CPU specs usually contain these three specs:
- Speed of the CPU – measured in gigahertz (GHz)
- Front-side Bus or FSB – connects the CPU to other system components (like the RAM and graphics card), usually measured in megahertz (MHz) and not always listed.
- Cache – extremely fast memory built into (or next to) the CPU that stores recently used data for faster accessibility, usually measured in megabytes (MB). Multi-core CPUs often have L2 (level 2) or even L3 cache.AMD CPU models – In general the higher the number the better the performance and sometimes just better graphics performance. MX suffix is reserved for the fastest A series processors.
- C Series such as the C-60, C-50 & C-30 are ultra-low-voltage. Lest expensive
- E-Series – slightly faster than the C series but still low voltage
- A4 Series -Only Dual Core processors with higher clock speeds 240 Radeon Cores at 444MHz
- A6 Series – Quad Core 320 Radeon cores at 400MHz
- A8 Series – Quad Core 400 Radeon cores at 444MHz Intel CPU models – Currently Intel has by far the most popular processors for new desktops and notebooks in their Core processor family. Typically the higher the number the better the performance, unless the model has a “U” or an “L” which designates low power usage and slower clock speeds. The letter “M” at the end signifies that it is a mobile processor while “Q” on core i7 CPU’s stands for the quad core version. So for example a Intel Core i7-3610QM would be a Ivy Bridge quad core mobile processor.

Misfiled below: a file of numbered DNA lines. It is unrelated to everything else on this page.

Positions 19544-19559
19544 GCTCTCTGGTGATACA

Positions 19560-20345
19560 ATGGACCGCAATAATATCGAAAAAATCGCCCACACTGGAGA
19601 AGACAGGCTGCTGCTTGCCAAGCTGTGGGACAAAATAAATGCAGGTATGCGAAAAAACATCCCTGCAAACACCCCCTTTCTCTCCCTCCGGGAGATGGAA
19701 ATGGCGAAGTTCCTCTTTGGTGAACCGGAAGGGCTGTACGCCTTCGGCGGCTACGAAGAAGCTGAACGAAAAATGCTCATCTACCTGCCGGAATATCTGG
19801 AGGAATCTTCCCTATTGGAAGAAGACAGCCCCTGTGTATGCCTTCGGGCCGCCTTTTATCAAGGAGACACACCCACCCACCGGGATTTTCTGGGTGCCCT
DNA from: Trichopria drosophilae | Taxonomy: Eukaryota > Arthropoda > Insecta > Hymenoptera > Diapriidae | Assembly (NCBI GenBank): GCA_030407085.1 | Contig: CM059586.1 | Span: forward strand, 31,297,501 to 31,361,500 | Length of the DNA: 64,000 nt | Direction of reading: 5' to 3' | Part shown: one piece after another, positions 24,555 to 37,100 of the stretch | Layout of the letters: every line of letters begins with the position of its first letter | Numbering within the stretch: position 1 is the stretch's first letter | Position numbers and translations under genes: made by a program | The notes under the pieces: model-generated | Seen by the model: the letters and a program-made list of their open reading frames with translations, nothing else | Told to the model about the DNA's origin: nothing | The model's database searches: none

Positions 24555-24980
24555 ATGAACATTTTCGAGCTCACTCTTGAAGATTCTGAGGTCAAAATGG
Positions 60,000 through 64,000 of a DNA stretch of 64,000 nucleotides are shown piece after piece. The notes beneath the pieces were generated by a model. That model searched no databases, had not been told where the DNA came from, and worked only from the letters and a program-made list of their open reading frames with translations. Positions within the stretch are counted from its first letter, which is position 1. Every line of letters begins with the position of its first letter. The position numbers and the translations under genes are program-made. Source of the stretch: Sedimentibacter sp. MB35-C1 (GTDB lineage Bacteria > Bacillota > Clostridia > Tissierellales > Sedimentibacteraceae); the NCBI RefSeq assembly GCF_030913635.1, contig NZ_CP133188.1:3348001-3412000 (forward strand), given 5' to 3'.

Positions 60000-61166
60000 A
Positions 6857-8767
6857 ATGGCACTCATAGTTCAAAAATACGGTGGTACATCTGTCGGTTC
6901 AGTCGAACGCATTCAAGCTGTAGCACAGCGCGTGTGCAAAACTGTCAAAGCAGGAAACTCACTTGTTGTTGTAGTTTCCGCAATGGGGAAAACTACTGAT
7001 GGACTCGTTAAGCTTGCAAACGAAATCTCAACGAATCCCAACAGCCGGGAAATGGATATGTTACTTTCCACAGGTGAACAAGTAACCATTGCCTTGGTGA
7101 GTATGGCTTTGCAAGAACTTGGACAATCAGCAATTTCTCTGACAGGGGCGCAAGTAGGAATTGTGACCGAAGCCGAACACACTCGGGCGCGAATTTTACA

- Atom – entry level single and dual core processor, low power consumption found in netbooks
- Celeron – Intel’s least expensive CPU found in lower end laptops
- Pentium G Series – Budget processors based on the Sandy Bridge architecture with the HT and CPU core turbo disabled.
Core i Series: – Core [brand] + [processor number] + [suffix]
- Core i3 – does not support hyper-threading or turbo boost, entry Level
- Core i5 – for notebooks only features dual cores which support hyper-threading and Turbo Boost, mid-range
- Core i7 – comes in either dual or quad cores and also supports hyper-threading and turbo boost. Most come with a quad core, high end
(GPU) Graphics Processing Unit – Integrated graphics are built into the motherboard (or CPU) and utilize a portion of the computer’s system RAM, while dedicated (or discrete) graphics are separate chips that have their own video memory, resulting in better performance. With dedicated graphics cards improved performance, comes more heat, larger size (space for cooling), and shorter battery life. Dedicated graphics cards are a must for gaming laptops. Here is a helpful Graphics Card Hierarchy Chart at TomsHardware.com (mobile graphics included).